Leslie Bohm passed away on August 20. On Sunday I had the privilege to share a few memories at his services.
I want to thank Lynn, Griffin, and Cooper for the honor of being here.
Trek’s first customer was Elmer Sorenson the owner of Penn Cycle in Minneapolis. Elmer opened his bicycle store while he was a master mechanic for Northwest airlines. Elmer lived a long and happy life and as I walked out of his funeral service a decade ago, a Northwest 747 flew low over the church. I knew that was a sign from Elmer.
Leslie loved politics, debates, and elections. When I talked to Lynn on the phone the other day and she told me to watch out for the traffic in Boulder on Sunday because the President of the United States would be speaking in Boulder. I just smiled to my self because I knew that was Leslie at work. The headline...President Obama Speaks in Boulder
Over the years, Leslie and I became good friends. On the surface, we did not have a lot in common. Leslie was short, I'm tall. Leslie was quiet, I can be loud, Leslie always took his time, I can pull the trigger. However, we did have a lot of similarities, we both loved v-neck sweaters, we both loved the bicycle business, we both loved to ride our bikes and swap stories of our favorite climbs in Europe, we both thought the bicycle was a simple solution to the major issues of the day like climate change, health issues, and congestion; and we were both total overachievers with our wives. The first time I met Lynn we were having drinks the four of us. Tania and I, Lynn and Leslie. At one point I said to Leslie, “we really did well picking our life partners” and Leslie gave me that big Leslie smile and said “John we sure did. We have to be the two luckiest guys in the world.” The last thing that we had in common were ideas. Leslie loved ideas.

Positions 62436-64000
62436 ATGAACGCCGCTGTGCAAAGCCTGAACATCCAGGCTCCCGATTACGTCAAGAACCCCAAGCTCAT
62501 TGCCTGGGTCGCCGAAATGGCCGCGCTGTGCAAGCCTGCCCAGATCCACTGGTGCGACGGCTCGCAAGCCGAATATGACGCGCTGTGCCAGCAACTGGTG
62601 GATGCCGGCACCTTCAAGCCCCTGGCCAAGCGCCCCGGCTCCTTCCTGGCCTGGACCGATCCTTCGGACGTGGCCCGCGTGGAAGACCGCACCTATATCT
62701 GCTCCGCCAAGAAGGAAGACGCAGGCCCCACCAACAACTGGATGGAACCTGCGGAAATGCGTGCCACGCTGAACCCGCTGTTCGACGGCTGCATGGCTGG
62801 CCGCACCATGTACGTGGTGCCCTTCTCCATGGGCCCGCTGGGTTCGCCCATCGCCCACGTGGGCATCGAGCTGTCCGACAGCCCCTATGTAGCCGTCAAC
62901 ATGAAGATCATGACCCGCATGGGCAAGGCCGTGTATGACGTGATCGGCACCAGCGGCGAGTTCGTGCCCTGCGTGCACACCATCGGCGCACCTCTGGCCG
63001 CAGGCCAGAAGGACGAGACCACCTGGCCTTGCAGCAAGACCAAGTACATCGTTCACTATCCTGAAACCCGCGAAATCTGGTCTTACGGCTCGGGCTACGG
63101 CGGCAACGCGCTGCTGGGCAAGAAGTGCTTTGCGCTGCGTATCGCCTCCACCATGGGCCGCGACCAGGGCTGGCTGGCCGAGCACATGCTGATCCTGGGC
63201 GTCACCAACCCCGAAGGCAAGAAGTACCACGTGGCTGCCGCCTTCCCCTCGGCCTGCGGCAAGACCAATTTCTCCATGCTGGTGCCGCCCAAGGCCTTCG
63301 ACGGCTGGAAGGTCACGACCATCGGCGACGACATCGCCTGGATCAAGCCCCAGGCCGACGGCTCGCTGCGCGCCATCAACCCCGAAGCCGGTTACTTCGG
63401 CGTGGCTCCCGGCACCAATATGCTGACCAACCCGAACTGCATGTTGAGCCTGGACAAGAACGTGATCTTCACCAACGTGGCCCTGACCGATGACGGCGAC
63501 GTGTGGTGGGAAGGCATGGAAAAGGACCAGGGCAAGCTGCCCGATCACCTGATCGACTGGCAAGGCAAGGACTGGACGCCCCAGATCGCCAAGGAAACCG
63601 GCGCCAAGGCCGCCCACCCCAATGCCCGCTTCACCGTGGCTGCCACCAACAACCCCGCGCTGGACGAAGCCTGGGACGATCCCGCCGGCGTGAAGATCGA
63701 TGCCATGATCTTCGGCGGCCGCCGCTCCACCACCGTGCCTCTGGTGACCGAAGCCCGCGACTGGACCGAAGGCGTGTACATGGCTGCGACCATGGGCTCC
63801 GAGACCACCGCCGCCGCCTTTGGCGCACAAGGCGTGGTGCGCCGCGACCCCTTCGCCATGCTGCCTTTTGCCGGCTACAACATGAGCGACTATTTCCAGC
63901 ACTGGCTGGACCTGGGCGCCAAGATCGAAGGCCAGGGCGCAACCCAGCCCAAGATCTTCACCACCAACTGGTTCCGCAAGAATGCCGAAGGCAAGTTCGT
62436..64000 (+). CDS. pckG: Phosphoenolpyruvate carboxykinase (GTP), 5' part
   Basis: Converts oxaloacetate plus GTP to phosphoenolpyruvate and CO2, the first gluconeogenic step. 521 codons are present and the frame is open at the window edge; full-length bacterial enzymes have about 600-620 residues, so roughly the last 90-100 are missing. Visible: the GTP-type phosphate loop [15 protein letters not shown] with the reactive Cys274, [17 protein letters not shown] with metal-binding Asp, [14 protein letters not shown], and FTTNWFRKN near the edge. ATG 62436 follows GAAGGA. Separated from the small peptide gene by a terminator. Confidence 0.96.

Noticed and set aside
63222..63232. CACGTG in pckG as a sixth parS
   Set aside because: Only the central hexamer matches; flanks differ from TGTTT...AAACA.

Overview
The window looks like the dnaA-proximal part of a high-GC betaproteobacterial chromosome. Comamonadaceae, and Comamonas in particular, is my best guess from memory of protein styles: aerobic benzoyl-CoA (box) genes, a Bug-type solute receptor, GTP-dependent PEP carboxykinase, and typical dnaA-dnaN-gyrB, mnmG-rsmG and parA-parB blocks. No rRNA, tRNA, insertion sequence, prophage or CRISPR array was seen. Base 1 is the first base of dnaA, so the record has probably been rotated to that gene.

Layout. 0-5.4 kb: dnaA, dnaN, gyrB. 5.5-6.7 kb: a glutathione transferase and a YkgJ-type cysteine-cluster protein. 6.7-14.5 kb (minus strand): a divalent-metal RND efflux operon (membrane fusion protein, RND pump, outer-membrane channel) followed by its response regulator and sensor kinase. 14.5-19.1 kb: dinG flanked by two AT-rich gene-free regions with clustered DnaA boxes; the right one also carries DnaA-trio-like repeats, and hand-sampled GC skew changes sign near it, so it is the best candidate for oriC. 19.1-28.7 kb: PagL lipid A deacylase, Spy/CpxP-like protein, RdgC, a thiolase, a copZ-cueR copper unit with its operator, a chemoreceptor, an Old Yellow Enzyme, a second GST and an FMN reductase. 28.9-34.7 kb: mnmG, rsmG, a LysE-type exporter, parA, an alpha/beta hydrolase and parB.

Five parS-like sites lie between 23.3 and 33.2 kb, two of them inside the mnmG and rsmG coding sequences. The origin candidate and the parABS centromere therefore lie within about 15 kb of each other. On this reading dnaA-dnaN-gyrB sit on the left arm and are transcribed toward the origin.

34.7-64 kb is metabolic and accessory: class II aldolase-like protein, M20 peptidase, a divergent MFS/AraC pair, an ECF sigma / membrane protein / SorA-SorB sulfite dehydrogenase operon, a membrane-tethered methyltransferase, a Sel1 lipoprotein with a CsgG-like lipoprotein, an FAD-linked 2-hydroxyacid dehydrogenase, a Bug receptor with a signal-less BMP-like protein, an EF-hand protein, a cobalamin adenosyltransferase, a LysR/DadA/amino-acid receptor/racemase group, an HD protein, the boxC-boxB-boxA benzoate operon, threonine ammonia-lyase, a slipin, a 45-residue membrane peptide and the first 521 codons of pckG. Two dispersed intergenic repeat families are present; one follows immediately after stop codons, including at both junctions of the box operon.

Leslie was all about ideas and the lessons of life. Leslie lived an extraordinary life, and every day to Leslie was another opportunity to learn. Today in Leslie’s honor I want to review four of the lessons of life that he leaves behind: